Adsorption of unfolded structures at interfaces can also induce the formation of helical conformations. Hydrophobins are among the best biosurfactants and Fig. 13.9 Self-assembly and conformational equilibria of hydrophobin SC3 in different environments and at different interfaces (Tween detergent poly(ethylene glycol) sorbitan monolaurate with n 20) 22 . (Adapted from ref. 22 .) Fig. 13.9 Self-assembly and conformational equilibria of hydrophobin SC3 in different environments and at different...

Foldamers Based on Solvophobic Effects

Solvophobic effects are responsible for the association of poorly-solvated molecular surfaces and are one of the most important noncovalent forces used by nature in biofoldamers. Unlike specific interactions such as hydrogen bonds, solvophobic effects rely on collective interactions among solvents and solutes instead of specific functional groups for operation. To use solvophobic effects for foldamer design, one must create solvophobic sites or patches along the primary sequence to collapse an...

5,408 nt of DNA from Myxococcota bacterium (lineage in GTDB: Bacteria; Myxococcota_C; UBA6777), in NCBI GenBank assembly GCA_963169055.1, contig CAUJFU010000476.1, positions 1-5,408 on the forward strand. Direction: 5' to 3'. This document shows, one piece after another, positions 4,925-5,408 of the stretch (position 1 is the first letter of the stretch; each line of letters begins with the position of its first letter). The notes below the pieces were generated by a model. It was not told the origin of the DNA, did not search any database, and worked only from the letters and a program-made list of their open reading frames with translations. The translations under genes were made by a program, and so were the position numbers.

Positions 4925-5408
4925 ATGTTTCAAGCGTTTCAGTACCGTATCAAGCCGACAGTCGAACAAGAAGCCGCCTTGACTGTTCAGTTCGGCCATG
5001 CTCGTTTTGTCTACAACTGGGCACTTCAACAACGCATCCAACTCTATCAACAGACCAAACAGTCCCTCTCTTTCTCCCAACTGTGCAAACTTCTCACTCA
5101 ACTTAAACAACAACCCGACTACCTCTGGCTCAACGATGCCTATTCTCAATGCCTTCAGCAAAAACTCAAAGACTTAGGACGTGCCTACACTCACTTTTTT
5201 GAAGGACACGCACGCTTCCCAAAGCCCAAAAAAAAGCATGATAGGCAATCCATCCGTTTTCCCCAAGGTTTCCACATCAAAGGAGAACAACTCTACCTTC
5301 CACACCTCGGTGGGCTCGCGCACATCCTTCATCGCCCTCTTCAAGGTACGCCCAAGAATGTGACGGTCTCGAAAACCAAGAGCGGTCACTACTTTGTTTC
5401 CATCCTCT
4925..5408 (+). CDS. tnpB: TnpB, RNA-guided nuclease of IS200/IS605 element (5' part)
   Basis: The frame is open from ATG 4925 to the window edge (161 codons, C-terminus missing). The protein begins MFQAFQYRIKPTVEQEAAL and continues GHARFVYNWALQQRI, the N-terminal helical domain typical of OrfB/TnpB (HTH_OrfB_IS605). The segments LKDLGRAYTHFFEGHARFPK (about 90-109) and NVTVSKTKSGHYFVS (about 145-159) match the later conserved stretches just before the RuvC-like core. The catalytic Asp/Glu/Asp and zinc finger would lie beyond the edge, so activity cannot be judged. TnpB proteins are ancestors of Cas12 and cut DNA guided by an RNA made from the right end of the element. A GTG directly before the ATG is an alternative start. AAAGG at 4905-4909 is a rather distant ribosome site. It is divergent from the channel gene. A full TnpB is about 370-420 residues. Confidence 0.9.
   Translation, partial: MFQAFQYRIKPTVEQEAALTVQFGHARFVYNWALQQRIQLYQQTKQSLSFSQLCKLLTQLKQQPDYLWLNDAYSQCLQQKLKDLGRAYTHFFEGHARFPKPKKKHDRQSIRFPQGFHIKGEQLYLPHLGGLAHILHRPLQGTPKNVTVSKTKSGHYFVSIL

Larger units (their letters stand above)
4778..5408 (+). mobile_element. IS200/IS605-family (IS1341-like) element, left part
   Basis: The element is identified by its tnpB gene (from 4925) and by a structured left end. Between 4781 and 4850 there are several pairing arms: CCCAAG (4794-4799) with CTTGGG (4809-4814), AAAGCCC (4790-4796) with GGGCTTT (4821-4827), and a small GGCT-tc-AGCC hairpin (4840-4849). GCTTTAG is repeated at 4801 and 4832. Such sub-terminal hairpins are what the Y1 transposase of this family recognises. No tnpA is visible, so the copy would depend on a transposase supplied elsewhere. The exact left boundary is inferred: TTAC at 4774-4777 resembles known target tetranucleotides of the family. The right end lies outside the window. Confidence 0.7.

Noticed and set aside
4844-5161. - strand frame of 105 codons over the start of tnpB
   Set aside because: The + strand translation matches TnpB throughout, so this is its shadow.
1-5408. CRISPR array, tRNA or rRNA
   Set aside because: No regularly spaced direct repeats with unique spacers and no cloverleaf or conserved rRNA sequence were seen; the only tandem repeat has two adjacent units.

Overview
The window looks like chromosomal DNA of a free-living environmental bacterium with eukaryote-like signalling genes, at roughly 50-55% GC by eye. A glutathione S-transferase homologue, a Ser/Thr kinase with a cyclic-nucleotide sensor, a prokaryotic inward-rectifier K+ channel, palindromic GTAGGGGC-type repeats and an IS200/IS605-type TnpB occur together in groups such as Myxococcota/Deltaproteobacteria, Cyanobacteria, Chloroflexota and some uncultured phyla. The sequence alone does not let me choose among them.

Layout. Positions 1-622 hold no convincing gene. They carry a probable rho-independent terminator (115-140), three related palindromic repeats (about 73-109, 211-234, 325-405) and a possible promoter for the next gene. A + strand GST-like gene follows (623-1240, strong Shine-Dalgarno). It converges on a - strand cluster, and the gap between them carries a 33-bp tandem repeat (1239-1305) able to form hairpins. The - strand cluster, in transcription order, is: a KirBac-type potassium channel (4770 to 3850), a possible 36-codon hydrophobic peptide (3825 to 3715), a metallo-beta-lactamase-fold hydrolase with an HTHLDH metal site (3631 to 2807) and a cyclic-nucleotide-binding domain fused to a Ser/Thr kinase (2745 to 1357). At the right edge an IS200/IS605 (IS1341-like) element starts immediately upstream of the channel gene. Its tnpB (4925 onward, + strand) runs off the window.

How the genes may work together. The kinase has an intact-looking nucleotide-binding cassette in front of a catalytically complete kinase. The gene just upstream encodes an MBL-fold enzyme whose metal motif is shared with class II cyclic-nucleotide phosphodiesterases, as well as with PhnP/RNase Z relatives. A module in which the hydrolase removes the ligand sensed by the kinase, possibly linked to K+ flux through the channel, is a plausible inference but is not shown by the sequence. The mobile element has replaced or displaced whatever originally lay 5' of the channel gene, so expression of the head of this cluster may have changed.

Adsorbed Sheet Structures at Interfaces

Another important class of secondary structures is the sheet motif. b-Sheet structures are abundant peptide and protein secondary structures, and similar secondary sheet structures are also found in a variety of artificial backbones (see Chapter 4). In most sheet structures, the individual foldamer chains are stretched and intermolecular interactions between different strands lead to the formation of two-dimensional ribbons or sheets via dimerization and further aggregation. A few examples of...

Mvs2

Fig. 12.12 Schematic representation of the three univalent and the two mixed valence redox states of polymer 56 and the colors of the corresponding polymer solutions. (Adapted with permission from Ref. 114 Copyright 2005, Wiley-VCH.) distinguishable chiroptical properties as was shown by CD spectroscopy measurements and therefore can act as a multistate redox-switchable organic system. One of the early examples of polyisocyanides bearing electron acceptor and donor groups was reported by...

Inversion of Macromolecular Helicity

Right Handed Helix

Another interesting and unique feature of dynamic helical polymers is the reversible helix inversion helix-helix PM transition between right- and left-handed helical conformations regulated by external stimuli, such as a change in temperature, solvent or by irradiation with light. Because the extremely high sensitivity of dynamic helices to a chiral environment arising from a high cooperativity, the formation of an excess of the preferred helical sense can be altered, resulting in the inversion...